Keeping alumni and friends connected to U-M

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What a treat to read Jim Tobin's piece on the Clements Library (A piece of history Sep 2007). The Clements reading room is the prettiest room on the campus but, more importantly, its collection represents one of the essential collections of Americana in the world. I hope that Mr. Tobin (a fellow Daily alum) will contribute more to your publication. (Maybe a piece on that other architectural gem, the Law School, and its unusual benefactor, Mr. Cook.)

  • David Burhenn
  • A.B., J.D.
  • 1975, 1982
  • LSA, Law
  • Los Angeles

All the years I lived on campus, I never entered the Clements Library (A piece of history Sep 2007). I assumed it was "off limits" to visitors. Sorry I missed it.

  • Chester R. Steffey
  • Bach Arch, Master Arch
  • 1954,1957
  • Architecture and Design
  • Sierra Vista

I enjoyed reading the alumni note from Trevor Thrall '88 and Matt Roy '88 - regarding their new creation, Wolverine Beer. I sampled some of the beer at Dominick's in A2 while I was visiting for a field hockey alumni reunion. The beer is delicious! It's great to be a Michigan Wolverine! Go Blue!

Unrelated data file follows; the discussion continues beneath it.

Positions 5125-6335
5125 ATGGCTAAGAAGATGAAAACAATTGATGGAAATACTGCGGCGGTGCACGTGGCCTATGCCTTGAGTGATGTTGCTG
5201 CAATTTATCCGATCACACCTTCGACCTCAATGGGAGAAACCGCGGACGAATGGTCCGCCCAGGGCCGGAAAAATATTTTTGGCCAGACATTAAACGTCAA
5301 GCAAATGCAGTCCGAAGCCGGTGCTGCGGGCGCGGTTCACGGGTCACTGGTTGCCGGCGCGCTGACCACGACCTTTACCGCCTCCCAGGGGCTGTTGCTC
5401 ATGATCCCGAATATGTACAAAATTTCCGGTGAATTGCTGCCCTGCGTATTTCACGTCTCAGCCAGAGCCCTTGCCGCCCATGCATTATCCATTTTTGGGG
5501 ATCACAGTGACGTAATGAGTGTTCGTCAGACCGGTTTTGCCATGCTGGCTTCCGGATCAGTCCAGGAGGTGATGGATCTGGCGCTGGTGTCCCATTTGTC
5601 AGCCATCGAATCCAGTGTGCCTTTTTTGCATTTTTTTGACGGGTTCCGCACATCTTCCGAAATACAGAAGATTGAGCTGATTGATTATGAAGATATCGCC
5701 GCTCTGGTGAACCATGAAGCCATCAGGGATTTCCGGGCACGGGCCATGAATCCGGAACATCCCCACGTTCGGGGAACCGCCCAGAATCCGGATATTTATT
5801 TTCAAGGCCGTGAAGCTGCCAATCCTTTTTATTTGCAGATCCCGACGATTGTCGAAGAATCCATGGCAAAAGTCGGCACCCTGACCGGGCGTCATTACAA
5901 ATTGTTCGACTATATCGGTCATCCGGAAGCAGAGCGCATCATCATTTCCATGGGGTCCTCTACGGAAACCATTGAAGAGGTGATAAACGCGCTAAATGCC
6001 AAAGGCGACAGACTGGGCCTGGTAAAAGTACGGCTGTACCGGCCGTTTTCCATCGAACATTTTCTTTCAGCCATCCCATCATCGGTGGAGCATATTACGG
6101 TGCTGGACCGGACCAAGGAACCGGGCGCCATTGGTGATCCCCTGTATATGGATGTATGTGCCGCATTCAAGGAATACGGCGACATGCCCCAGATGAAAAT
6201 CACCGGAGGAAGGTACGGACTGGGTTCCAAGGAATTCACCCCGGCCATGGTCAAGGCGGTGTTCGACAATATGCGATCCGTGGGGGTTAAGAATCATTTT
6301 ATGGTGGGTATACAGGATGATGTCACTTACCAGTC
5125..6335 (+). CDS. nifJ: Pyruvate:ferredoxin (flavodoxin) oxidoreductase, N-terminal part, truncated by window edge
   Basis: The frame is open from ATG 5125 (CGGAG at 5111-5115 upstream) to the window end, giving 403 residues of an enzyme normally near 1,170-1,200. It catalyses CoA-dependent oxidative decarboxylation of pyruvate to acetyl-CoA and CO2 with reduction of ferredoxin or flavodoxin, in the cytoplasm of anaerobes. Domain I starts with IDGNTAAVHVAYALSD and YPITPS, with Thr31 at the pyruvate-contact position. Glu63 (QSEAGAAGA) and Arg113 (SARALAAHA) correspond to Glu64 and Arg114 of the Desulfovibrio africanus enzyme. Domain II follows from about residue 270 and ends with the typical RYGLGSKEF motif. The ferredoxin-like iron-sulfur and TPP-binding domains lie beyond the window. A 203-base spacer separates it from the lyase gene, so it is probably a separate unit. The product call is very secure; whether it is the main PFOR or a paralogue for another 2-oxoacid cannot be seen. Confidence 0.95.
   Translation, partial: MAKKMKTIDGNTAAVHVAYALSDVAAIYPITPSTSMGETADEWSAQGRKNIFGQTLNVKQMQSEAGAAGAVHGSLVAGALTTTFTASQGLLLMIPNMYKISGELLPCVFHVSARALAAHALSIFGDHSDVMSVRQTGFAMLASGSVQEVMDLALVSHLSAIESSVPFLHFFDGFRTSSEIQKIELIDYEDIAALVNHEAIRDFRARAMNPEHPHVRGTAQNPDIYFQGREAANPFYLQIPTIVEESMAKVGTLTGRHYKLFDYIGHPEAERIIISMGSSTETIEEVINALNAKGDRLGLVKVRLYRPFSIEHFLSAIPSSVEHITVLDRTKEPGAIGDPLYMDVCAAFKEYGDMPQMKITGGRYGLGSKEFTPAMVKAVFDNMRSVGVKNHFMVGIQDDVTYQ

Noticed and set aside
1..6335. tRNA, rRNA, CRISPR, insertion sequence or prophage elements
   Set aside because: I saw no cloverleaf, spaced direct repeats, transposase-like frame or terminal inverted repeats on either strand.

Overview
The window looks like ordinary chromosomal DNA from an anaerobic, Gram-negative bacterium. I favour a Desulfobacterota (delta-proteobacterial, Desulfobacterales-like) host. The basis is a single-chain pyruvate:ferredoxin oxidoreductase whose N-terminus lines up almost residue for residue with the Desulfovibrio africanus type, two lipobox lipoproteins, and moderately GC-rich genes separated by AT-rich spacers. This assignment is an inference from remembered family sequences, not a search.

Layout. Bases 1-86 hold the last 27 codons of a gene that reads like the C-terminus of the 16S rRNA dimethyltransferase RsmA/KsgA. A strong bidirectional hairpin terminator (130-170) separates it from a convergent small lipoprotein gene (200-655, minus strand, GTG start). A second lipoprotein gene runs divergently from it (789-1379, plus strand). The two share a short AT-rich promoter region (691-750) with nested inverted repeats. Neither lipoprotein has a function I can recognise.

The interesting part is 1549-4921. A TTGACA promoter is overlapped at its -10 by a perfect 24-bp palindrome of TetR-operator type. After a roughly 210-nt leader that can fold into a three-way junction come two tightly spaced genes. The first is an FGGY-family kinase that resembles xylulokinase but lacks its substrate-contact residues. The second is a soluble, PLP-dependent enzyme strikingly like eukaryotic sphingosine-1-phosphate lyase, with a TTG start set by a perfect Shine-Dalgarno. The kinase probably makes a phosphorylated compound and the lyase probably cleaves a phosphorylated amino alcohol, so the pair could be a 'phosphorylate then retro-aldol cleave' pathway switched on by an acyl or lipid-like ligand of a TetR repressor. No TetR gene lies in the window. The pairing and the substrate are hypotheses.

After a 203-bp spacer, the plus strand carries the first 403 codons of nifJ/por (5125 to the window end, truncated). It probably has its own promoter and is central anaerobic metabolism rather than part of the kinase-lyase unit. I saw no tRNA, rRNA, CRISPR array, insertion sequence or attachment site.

• Ashley Reichenbach Kopp
  • B.A (English)
  • 2000
  • LSA
  • Downingtown

Re: Talking about words, Sep 2007: Strictly speaking, astrakhan isn't a fabric; rather it is a fur. Specifically, it's the fur of newborn or fetal lambs.

  • Leilani Dawson
  • MSI
  • 2004
  • SI
  • New York

Keep up the excellent work. Like to know what's happening at M and Ann Arbor.

  • Jim Schmid
  • MSW
  • 1975
  • Social Work
  • Battle Creek

Michigan has moved too far to the left to know how far to the left it has moved.

  • Jeff Paetkau
  • MArch
  • 1990, 1993
  • Architecture
  • Sonoma

I love receiving and reading the articles in the Michigan Today. However, I noticed that some of the medical/research articles are written for "the scientist."

Is is possible for you to write two articles--one for the novice that just wants the quick, bottom line of facts, and one longer, more detailed and scientific one for the "scientifically/research" oriented person--this way readers could choose which article to read?

We're sorry for the trouble. We try to write our articles in a way that non-scientists can understand. Unfortunately, some of this research is very technical, and it's critical to our scientists that the information we put out be complete and accurate. As a result, sometimes these stories are by necessity pretty complex. We do try to summarize study findings in the story leads, but unfortunately, the university puts out so much research we simply don't have the resources to condense everything. We will continue to strive to make our regular news articles as clear and easy to understand as possible. --Editor

  • Rita Ghazal
  • A.B.Ed.
  • 1999
  • School of Education
  • Austin

Thank you for reminding me about the wise choice for commencement speaker (Bill Clinton). That President Coleman would choose such a polarizing figure demonstrates just how arrogant she is.